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Accident Scene Management / Road Guardians
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Chain of Survival

rescue breathing

By Tony “Pan” & Vicki Sanfelipo

The American Heart Association developed a “Chain of Survival” when considering responses to emergencies, especially cardiac in nature.  That chain has distinct links, each adding to the overall strength and effectiveness of the entire chain.  There are four links:

1. Early access

2. Early intervention

3. Early EMS (Emergency Medical Service)

4. Early advanced life support

Reports and studies have applauded the improvement of the EMS, starting with large dispatch centers, better trained and equipped technicians, new advanced ambulances and the increased availability of medical air-transport helicopter services.  These improvements and advancements continue to be extolled in the studies, resulting in more money becoming available to purchase the latest innovations in emergency medicine.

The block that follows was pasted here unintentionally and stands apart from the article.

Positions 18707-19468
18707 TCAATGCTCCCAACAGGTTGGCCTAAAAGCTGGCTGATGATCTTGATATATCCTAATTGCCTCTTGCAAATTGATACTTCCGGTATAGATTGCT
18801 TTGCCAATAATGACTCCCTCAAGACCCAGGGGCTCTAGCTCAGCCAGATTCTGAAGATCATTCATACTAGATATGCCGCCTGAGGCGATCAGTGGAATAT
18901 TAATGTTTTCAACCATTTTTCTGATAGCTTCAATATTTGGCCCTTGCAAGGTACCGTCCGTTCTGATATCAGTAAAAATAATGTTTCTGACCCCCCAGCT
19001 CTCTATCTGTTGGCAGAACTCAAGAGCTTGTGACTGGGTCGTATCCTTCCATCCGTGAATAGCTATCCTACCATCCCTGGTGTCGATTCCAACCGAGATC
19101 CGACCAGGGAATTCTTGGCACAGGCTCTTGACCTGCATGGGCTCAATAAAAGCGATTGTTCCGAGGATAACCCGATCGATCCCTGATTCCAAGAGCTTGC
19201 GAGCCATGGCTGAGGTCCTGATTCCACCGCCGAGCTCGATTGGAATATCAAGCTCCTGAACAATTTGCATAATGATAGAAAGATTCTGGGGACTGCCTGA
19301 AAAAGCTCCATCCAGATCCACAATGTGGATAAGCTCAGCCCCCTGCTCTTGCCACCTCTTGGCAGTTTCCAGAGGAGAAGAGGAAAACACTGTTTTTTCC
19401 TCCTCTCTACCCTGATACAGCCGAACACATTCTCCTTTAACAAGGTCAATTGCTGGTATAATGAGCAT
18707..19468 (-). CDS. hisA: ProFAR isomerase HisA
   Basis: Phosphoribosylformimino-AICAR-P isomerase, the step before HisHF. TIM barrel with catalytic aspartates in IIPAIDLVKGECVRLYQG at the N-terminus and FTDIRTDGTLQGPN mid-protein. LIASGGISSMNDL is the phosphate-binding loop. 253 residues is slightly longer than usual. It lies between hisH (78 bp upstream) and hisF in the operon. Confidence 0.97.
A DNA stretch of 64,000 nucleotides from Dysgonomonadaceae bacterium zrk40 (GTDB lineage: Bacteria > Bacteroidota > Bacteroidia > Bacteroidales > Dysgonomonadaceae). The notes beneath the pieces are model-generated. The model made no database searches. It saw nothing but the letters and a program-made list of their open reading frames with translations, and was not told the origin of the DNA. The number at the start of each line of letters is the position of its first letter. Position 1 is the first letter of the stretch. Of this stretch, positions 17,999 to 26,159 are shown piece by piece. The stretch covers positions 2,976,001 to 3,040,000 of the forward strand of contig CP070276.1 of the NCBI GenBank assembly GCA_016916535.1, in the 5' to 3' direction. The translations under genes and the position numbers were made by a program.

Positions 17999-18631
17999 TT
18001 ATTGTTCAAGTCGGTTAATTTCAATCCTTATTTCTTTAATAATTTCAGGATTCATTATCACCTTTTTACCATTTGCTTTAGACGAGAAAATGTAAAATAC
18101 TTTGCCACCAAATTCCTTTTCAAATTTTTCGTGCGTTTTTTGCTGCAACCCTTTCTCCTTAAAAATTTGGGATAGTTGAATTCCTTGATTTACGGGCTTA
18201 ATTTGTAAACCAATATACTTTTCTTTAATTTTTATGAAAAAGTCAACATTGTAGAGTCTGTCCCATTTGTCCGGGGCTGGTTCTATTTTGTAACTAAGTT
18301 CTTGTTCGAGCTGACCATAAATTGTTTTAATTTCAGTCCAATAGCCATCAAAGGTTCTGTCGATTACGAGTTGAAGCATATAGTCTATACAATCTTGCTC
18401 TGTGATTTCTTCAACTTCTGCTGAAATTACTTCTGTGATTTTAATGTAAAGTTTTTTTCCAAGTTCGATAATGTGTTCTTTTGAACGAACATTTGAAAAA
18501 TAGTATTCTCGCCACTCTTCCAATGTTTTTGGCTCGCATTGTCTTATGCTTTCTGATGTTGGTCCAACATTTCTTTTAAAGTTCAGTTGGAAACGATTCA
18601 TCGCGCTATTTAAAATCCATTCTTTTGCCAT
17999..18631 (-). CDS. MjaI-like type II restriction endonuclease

The problem with many studies is that the results can be manipulated to portray a certain desired outcome.  For instance, reporting a dramatic improvement in outcomes in emergency situations, equating those outcomes to the above advancements, could be misleading if the studies are conducted in major metropolitan areas.  Larger cities can afford highly trained paramedic services and level-one trauma centers. They can achieve a 5-to-8-minute response time to get high-level help to an injured person. Couple that with a 5 to 10-minute transport to the trauma center, and outcomes can be anticipated to be the best that could be expected.